Ah, the traditional pleasures of September. Summer's heat starts to recede. Pumpkin spice-flavored things start to appear on menus. People get in their first complaints of the year at seeing retailers roll out the Christmas marketing before they've even picked out their Halloween costumes. And, of course, here at Fool HQ, the month would not be complete without a mailbag show from Motley Fool Answers podcast hosts Alison Southwick and Robert Brokamp. To help them address all your autumnal financial conundrums, Sean Gates, a financial planner with Motley Fool Wealth Management (a sister company of The Motley Fool) returns to the studio.
In this segment, they weigh an asset allocation question: If you have, say, only $500 to invest in ETFs, should you pick a single, well-diversified fund or get your diversification manually by investing in several funds?
A full transcript follows the video.
This video was recorded on Sept 25, 2018.
Alison Southwick: The next question comes from [Brian]. "If you had $500 to invest, would you put $100 into five different ETFs [maybe an ETF in five different sectors, for example] or would you put all $500 into one more diversified ETF?"
Robert Brokamp: I choose this one because...
Southwick: It makes it look like a bunch of Motley Fool investing teams are sitting around a campfire. It sounds like one of those questions that a bunch of Motley Fool analysts would talk about for days around a campfire.
Brokamp: That's probably true.
Southwick: Why did you choose this question?
Brokamp: I chose it because my wife and I recently added some money to our kids' brokerage accounts and we were thinking how we wanted to do that. And we chose to split it up. We chose a couple of stocks [with a little bit of input from the kids] but then also chose three ETFs. I chose a large-cap ETF, a small-cap ETF, and then an international stock ETF. If I were feeling saucy, I would have also chosen an emerging markets ETF which have been clobbered recently. You just have to be ready for a wild ride. I think over the next 10 years, they'll be one of the best investments you can make, but who knows?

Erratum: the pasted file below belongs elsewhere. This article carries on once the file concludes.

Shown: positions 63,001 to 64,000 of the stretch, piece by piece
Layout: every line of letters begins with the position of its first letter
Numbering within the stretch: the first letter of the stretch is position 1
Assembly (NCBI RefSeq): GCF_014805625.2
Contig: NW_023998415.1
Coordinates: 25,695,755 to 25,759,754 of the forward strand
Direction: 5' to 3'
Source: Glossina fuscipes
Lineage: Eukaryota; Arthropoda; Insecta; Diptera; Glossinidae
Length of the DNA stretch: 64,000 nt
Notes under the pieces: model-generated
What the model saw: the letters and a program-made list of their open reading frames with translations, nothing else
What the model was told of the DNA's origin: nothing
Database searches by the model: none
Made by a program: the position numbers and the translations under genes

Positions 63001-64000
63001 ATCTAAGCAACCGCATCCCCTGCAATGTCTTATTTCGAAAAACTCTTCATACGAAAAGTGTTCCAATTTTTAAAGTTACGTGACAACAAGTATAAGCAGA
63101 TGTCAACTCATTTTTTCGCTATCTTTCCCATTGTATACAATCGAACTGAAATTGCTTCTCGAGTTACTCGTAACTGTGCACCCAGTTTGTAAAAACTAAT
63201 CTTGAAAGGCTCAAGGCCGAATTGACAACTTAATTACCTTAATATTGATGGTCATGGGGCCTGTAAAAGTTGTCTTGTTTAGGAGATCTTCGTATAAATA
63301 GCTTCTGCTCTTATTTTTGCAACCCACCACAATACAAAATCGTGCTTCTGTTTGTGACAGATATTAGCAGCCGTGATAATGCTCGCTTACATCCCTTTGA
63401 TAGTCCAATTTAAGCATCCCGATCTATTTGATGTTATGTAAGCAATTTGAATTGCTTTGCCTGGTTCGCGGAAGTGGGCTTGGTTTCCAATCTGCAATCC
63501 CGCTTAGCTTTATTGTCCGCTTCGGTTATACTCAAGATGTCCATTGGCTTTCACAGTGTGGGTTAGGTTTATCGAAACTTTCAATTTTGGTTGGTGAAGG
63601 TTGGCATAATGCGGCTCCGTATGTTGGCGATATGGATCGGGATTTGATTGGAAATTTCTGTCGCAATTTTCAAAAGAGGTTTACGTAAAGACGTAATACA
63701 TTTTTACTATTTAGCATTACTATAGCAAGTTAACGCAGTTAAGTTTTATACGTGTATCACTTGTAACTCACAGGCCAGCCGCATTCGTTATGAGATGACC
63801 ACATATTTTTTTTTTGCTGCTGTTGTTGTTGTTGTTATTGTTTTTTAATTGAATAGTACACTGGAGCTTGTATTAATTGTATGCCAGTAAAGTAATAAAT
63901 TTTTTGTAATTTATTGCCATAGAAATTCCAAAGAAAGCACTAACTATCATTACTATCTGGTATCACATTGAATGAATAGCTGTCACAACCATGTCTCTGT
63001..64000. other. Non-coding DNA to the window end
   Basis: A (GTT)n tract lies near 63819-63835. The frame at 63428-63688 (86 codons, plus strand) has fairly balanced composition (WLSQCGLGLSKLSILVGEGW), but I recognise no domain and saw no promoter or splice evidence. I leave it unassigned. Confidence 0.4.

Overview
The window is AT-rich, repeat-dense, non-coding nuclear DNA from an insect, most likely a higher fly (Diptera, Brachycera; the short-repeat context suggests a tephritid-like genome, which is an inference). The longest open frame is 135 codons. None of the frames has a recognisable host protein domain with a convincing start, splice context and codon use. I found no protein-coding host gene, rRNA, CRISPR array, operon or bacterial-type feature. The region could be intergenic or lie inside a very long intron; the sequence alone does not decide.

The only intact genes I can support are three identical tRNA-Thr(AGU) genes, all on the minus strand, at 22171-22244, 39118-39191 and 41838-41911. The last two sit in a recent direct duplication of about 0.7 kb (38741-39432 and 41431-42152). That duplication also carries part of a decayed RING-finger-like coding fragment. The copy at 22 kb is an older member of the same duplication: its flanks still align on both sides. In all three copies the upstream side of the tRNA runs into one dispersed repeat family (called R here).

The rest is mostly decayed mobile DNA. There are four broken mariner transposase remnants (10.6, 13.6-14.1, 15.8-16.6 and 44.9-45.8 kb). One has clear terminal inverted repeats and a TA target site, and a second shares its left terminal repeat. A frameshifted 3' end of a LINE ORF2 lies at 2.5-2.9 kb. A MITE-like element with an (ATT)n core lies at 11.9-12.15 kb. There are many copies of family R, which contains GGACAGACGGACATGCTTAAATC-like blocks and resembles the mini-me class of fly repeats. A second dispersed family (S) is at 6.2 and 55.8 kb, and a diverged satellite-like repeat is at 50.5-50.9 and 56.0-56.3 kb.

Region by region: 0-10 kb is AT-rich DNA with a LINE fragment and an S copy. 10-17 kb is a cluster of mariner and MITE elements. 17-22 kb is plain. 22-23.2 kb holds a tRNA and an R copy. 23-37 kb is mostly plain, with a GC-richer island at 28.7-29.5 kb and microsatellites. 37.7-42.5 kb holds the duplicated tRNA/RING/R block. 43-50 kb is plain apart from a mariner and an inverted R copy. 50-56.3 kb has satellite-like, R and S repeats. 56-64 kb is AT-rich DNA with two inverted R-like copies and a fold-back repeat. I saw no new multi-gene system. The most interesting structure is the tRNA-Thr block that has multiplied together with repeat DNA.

Sean Gates: I'll take the other side of this because typically if I get the question, "I have $500. How should I invest it," it means that that person is new or they are just getting started with their savings journey. In theory you should be diversified, but one of the things that I run into from a behavioral finance perspective is that if you invest $500 in a diversified ETF, you could maybe expect it to go up 8% over the course of a year. 8% on $500 isn't going to jazz anyone to the sky. And so what you could do is invest that $500 in maybe one or two stocks, because the potential that that $500 turns into something more meaningful is greater and then you've hooked them on the idea of investing and longer term that develops good habits. But that would always be couched in the fact that they need to be able to risk this $500.
Brokamp: With small amounts, you always have to be concerned about commissions. The good thing about ETFs is that most brokerages, now, have some commission-free ETFs, so that's part of where we started, as well.
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